‘Many Americans think that President Barack Obama’s decision to withdraw most if not all U.S. combat forces from Afghanistan by the end of this year will end the U.S. role in that country’s travails. To the extent they think about Afghanistan at all, most Americans seem to assume that when the last combat soldier has departed from what has been the longest war in American history, the United States (and its International Security Assistance Force [ISAF] allies) can close the book on Afghanistan with a mixed record of accomplishment.’
Have we met our objective?
From accounts I’ve heard, what doesn’t often reach the American public is how fierce the fighting in Afghanistan can be, how much we’ve asked of our troops in fulfilling such a broad mission, and how we still haven’t reached our objective, which is to prevent further attacks on our soil.
Corruption runs rampant, illiteracy remains high, and decades of war have ruined the infrastructure. Under such conditions, and with so many different ethnic and linguistic groups, it’s tough to provide basic security and incentivize the good in people, allowing interested local village elders, farmers and decent folks have a shot at stability. Afghanistan was most recently headed by a thuggish gang of religious purists, warlords and opium-traffickers, and may well soon be again.
Many of these guys, whose ancestors likely fought against the British, and a few elders who fought against the Soviets, are now aiding or abetting the enemy, and/or are fighting our troops. It’s their backyard, after all, but it’d be much better not to have these local and tribal grievances become the fuel for an international fire, and the opening for the Taliban to fill back in. If so, this opens the door to the global ambitions of Islamist franchises like Al Qaeda once again.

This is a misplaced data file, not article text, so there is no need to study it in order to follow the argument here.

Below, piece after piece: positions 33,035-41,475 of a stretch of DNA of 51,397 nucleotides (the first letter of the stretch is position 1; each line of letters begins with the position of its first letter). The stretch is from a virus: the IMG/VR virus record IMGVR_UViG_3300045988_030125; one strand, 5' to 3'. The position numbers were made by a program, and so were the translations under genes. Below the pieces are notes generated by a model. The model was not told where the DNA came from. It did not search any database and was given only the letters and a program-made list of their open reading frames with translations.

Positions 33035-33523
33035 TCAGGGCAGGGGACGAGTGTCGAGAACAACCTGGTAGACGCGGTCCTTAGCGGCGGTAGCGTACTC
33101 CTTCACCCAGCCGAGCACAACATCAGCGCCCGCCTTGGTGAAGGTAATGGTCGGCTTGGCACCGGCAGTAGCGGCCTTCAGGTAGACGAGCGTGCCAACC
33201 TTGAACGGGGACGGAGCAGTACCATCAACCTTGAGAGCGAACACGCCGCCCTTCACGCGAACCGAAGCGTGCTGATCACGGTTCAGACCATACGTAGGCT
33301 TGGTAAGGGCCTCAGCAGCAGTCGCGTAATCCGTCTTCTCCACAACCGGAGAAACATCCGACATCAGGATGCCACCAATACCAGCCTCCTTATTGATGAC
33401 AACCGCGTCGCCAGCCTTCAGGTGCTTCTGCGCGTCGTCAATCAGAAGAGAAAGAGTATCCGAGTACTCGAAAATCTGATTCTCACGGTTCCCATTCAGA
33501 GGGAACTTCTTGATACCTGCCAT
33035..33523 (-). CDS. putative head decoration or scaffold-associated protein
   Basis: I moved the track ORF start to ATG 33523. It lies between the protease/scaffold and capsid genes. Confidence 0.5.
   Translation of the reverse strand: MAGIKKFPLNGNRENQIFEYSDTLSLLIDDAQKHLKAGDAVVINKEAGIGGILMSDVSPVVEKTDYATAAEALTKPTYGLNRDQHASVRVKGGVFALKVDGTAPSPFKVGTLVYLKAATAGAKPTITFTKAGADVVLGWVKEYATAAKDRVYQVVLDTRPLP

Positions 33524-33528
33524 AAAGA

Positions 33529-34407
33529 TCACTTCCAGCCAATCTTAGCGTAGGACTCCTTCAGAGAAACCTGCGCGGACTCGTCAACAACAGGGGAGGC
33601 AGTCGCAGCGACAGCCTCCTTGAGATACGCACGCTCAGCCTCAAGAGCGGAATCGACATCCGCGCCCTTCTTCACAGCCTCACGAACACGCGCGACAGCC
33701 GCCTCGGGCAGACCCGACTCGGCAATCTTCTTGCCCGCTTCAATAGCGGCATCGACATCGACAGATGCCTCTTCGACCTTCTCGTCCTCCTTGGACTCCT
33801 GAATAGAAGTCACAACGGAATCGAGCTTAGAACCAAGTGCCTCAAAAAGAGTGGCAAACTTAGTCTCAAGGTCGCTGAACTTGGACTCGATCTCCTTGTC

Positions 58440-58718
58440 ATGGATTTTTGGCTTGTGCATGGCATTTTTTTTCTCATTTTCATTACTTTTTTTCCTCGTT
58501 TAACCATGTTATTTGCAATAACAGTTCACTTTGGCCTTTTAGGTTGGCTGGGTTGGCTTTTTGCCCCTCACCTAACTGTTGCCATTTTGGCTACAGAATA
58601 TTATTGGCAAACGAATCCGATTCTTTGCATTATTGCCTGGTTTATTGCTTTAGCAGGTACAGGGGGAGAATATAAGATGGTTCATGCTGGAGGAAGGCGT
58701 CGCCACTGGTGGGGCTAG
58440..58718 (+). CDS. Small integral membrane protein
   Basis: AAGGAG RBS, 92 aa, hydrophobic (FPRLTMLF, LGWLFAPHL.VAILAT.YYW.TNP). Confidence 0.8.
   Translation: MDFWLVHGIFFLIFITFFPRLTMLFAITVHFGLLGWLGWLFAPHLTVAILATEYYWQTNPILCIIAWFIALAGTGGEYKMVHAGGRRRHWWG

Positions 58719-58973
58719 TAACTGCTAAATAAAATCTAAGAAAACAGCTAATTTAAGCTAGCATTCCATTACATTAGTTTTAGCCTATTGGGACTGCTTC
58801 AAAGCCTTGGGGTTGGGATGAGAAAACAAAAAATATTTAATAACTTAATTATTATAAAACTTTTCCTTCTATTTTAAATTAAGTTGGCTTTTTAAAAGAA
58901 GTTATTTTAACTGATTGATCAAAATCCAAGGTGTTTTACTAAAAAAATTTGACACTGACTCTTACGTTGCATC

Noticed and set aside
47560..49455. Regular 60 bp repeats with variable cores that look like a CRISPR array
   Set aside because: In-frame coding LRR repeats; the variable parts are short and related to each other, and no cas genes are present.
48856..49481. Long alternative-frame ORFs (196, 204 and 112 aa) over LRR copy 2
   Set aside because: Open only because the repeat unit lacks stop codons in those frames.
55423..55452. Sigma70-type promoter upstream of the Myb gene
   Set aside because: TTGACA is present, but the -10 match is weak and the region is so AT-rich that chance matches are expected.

Which means we could be right back where we started.
Interestingly, the concerns of Western secular humanists and global peace-workers actually line-up pretty well with traditional, conservative, pro-military supporters: We’ve got to keep thinking about solutions and a larger strategy when it comes to this region.
It’s not really over, even though this is the longest war we’ve ever had:
Vice had some coverage:
From Walter Russell Mead: ‘Hastily Leaving Afghanistan Won’t Encourage Taliban To Make Concessions:’
‘And there are still lots of countries in the region that don’t want Afghanistan to fall under Taliban rule again: Iran, Russia, China, and India all think this would be a terrible outcome. We shouldn’t assume that Mullah Omar is going to get everything he wants’
Sarah Chayes’ Essay From 03/01/2007: ’Days Of Lies & Roses‘
Canadian documentarian Louie Palu covered the Kandahar region of southwest Afghanistan, where much of the fiercest fighting has occurred, and where the British, Soviets and coalition forces have fought.
Related On This Site: From March 27th, 2009 At WhiteHouse.Gov: Remarks By The President On A New Strategy For Afghanistan And Pakistan…Stephen Biddle At Foreign Affairs: ‘Running Out Of Time For Afghan Governance Reform’
Repost-From Michael Yon: ‘The Battle For Kandahar’…Dexter Filkins Book On Afghanistan And Iraq: “The Forever War”…Monday Quotations-Henry Kissinger…Tom Ricks Via Foreign Policy: ‘American General Dies In Afghanistan; An American Lt. Col. Goes Off The Reservation